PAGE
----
pyroclastic material on the flank of a volcano; coined in California, USA, frequently used

deposit produced by such a debris flow. active or recent fault or landslide movement

by the general public and the news media

Lahars are described as wet if they are mixed has impounded drainage. (Reference 3)

to describe a wide scope of events, ranging

with water derived from heavy rains, escaping from debris-laden floods to landslides. Not seepage Concentrated subsurface drain-

from a crater lake, or produced by melting technically correct. Please see “mudflow,” age indicated by springs, sag ponds, or moist

snow. Dry lahars may result from tremors of next Glossary entry. (Reference 5) areas on open slopes, and seepage sites along

a cone or by accumulating material becom- road cuts. The locations of these areas of con-

mudflow A general term for a mass-move-

ing unstable on a steep slope. If the material centrated subsurface flow should be noted on

ment landform and process characterized by

retains much heat, it is termed a hot lahar. maps and profiles as potential sites of active,

a flowing mass of predominately fine-grained

(Reference 3) unstable ground. (Reference 2)

earth material possessing a high degree of

liquefaction The transformation of satu- fluidity during movement. The water content sea cliff retreat A cliff formed by wave

rated, loosely packed, coarse-grained soils may range up to 60 percent. (Reference 3) action, causing the coastal cliff to erode and

from a solid to a liquid state. The soil grains recede toward land. (Reference 3)

perched ground water Unconfined ground

temporarily lose contact with each other, and water separated from an underlying main shear A deformation resulting from stresses

the particle weight is transferred to the pore body of ground water by an unsaturated that cause contiguous parts of a body to slide

water. (Reference 4) zone. (Reference 3) relative to each other in a direction parallel to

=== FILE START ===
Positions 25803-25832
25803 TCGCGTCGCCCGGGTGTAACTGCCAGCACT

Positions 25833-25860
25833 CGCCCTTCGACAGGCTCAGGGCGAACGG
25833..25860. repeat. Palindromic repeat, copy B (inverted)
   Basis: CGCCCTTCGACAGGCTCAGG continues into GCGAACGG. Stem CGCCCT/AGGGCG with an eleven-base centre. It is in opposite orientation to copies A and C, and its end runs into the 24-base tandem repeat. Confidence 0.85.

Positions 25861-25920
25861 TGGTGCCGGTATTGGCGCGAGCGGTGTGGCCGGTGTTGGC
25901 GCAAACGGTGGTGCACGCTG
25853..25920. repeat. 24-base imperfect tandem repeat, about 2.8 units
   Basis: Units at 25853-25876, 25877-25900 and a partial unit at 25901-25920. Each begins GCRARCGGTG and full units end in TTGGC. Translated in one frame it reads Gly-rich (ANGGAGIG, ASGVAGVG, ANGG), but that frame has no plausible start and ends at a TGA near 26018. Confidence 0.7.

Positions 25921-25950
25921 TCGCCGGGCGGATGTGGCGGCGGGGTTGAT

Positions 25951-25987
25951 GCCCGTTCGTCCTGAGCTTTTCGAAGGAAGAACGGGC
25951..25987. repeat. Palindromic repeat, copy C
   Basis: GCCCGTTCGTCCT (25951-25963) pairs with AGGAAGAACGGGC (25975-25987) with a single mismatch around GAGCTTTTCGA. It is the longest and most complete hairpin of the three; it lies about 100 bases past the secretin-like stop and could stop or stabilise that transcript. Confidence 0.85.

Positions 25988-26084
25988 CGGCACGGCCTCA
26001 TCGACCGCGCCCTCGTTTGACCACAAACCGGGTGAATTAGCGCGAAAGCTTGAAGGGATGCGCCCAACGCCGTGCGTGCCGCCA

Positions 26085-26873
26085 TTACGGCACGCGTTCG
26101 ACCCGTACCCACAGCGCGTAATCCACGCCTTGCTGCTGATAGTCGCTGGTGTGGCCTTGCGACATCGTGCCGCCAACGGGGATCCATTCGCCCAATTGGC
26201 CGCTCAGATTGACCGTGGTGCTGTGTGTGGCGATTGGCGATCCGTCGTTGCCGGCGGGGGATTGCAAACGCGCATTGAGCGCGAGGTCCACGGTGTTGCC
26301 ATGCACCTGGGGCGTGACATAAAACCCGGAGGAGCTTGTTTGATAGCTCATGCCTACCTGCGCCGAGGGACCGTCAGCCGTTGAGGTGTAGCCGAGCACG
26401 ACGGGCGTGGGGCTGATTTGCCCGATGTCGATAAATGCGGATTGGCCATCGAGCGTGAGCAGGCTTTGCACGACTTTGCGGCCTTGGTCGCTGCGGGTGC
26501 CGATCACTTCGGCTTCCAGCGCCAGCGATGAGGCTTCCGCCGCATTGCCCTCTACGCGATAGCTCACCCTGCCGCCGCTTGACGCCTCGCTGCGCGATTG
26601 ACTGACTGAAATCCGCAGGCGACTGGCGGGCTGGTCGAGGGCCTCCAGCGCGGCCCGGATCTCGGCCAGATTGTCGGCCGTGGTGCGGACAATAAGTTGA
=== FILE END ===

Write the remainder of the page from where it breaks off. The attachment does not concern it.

landslide inventory maps Inventories their plane of contact. (Reference 3)

piezometer An instrument for measuring

identify areas that appear to have failed by pressure head in a conduit, tank, or soil—it is slurry A highly fluid mixture of water and

landslide processes, including debris flows a small diameter water well used to mea- finely divided material; for example, pulver-

and cut-and-fill failures. (Reference 4) sure the hydraulic head of ground water in ized coal and water for movement by pipeline

landslide susceptibility map This map goes aquifers. (Reference 3) or of cement and water for use in grouting.

beyond an inventory map and depicts areas (Reference 3)

pore-water pressure A measure of the

that have the potential for landsliding. These pressure produced by the head of water in soil mechanics The application of the

areas are determined by correlating some of a saturated soil and transferred to the base principles of mechanics and hydraulics to

the principal factors that contribute to land- of the soil through the pore water. This is engineering problems dealing with the behav-

sliding, such as steep slopes, weak geologic quantifiable in the field by the measure- ior and nature of soils, sediments, and other

units that lose strength when saturated, and ment of free water-surface level in the soil unconsolidated accumulations; the study of

poorly drained rock or soil, with the past or by direct measurement of the pressure by the physical properties and utilization of soils,

distribution of landslides. (Reference 5) means of piezometers. Pore-water pressure especially in relation to highway and founda-

landslide hazard map Hazard maps show is a key factor in failure of a steep slope tion engineering. (Reference 3)

the areal extent of threatening processes: soil and operates primarily by reducing the strainmeter A seismometer that is designed

where landslide processes have occurred in weight component of soil shear strength. to detect deformation of the ground by mea-

the past, where they occur now, and the likeli- (Reference 2) suring relative displacement of two points.

hood in various areas that a landslide will pore water, or interstitial water Subsurface (Reference 3)

occur in the future. (Reference 5) water in an interstice, or pore. (Reference 3) stress In a solid, the force per unit area,

landslide risk map Landslide hazards and quick clay A clay that loses nearly all its acting on any surface within it, and variously

the probability that they will occur, expressed shear strength after being disturbed; a clay expressed as pounds or tons per square inch,

in statistical recurrence rates; risk maps may that shows no appreciable gain in strength or dynes or kilograms per square centimeter;

show cost/benefit relationships, loss potential after remolding. (Reference 3) also, by extension, the external pressure that

and other potential socioeconomic effects on creates the internal force. (Reference 3)

an area and (or) community. reconnaissance geology/mapping A (German language term for “fall


general, exploratory examination or survey

lithology The physical character of a rock, stream”)